Elections have consequences (Capitol Updates)

voting boothSteve Lewis served as Speaker of the Oklahoma House of Representatives from 1989-1991. He currently practices law in Tulsa and represents clients at the Capitol. You can find past Capitol Updates archived  on his website.
Tuesday’s primaries gave us our first indication of whether this year’s elections will significantly impact politics in our state.  I’m not talking about partisan politics.  In that regard, what goes around comes around.  I was part of a large Democratic majority when I served in the legislature.  Taking the House and Senate together, there is currently an even larger Republican majority.  It took many elections and, frankly a change at the national level that Oklahoma followed, to arrive where we are today.  Who knows how long the partisan makeup of our state government will remain the same? 

But I learned during my decade as a legislator that the makeup of the membership is not just divided between Democrats and Republicans.  The real division between members is between those who want to make things work and those who don’t.  In the legislative process it takes a lot of work, a lot of patience, some tolerance for diversity of opinion, and a little bit of willingness to compromise to make things work.  There are always a few members who just really don’t care.  They’re there for the ride.  If things aren’t working, they probably don’t even realize it.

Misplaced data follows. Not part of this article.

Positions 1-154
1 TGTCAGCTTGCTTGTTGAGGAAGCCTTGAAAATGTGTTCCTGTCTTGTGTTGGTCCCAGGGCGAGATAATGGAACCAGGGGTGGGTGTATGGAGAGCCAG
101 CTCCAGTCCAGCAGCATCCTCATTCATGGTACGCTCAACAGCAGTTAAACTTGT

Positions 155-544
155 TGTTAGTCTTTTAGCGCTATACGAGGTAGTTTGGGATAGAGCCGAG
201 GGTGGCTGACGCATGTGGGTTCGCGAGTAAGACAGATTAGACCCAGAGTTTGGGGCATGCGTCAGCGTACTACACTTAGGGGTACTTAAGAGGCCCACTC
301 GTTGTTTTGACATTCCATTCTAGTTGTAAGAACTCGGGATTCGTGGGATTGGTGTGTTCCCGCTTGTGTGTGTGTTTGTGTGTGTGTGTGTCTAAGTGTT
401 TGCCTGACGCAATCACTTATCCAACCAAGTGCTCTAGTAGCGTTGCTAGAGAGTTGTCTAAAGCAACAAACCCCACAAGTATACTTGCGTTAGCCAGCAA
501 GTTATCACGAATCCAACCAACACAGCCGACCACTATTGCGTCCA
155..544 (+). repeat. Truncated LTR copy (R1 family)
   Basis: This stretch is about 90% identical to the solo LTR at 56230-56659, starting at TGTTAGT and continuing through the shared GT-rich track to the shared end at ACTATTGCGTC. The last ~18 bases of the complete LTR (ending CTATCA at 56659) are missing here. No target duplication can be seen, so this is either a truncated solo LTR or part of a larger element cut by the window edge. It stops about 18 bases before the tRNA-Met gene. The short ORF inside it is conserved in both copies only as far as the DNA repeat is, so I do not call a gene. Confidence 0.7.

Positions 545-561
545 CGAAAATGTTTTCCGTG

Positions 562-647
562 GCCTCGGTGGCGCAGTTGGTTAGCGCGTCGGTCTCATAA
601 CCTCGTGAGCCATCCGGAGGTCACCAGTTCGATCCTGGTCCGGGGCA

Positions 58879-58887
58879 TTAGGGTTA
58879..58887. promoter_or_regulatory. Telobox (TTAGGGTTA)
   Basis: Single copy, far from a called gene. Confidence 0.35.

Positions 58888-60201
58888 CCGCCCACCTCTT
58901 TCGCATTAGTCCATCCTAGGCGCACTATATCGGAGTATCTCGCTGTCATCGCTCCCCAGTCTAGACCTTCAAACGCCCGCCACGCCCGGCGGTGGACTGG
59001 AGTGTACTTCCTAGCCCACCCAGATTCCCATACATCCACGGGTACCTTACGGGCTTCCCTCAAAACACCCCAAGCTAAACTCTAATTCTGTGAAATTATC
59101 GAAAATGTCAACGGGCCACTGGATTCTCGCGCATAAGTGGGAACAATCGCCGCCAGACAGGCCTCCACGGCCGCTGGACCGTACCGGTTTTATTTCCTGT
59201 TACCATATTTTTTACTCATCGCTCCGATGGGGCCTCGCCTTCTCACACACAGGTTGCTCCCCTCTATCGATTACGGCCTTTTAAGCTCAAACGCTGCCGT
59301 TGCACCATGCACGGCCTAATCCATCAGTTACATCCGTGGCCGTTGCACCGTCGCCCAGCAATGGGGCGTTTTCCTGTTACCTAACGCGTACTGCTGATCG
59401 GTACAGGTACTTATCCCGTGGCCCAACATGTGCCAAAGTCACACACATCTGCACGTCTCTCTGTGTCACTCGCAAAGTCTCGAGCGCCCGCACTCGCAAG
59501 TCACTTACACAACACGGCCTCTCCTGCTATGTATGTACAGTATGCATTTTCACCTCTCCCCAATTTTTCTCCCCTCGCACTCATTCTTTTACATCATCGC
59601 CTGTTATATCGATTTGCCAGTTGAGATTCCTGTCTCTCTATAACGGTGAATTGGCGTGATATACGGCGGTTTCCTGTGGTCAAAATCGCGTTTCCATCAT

But believe it or not, most members are quite principled, and they do want things to work.  But the ship of state can run aground when too many want things to work only according to their own rigidly held principles.  To them, nearly every issue is a matter of conscience.  Unless a proposal conforms with their view of the world they unalterably oppose it.  If it’s going to take compromise to make things work, they’d just as soon burn the place down.  Let someone else work out the compromise and vote for it.  They’re off the reservation.
This is not to say there’s no place in the legislative process for firmly held conviction.  There are just some things that can’t get worked out.  There’s no place in the middle, and that’s the way it ought to be.  When reasonable minds differ, people have to move on and find another way.  That’s why elections have consequences.  Elections set parameters beyond which we cannot proceed.
Some people seem unhappy with the parameters we’ve set that produced last year’s legislative results.    Which brings me back to the primary election.  It really doesn’t require a majority of legislators to have the skill and the temperament to make things work.  But it does takes enough of them to get the job done.   The system makes allowances for those who just don’t care and for those who can never agree to a solution unless it fits within their own ideas.  But if there are too many of those types, things just don’t work.  Beginning Tuesday, we’ll find out not just what people are saying.  We’ll learn what the voters will do.                  


Steve Lewis served as Speaker of the Oklahoma House of Representatives from 1989-1990. He currently practices law in Tulsa and represents clients at the Capitol.

One thought on “Elections have consequences (Capitol Updates)

  1. Thank you for commenting on this problem. As I have been campaigning for senate 47, I have promised my constituents, that I will work with anyone in the legislature! I am a former teacher and know what it is like to collaborate ideas. It has a win-win outcome!

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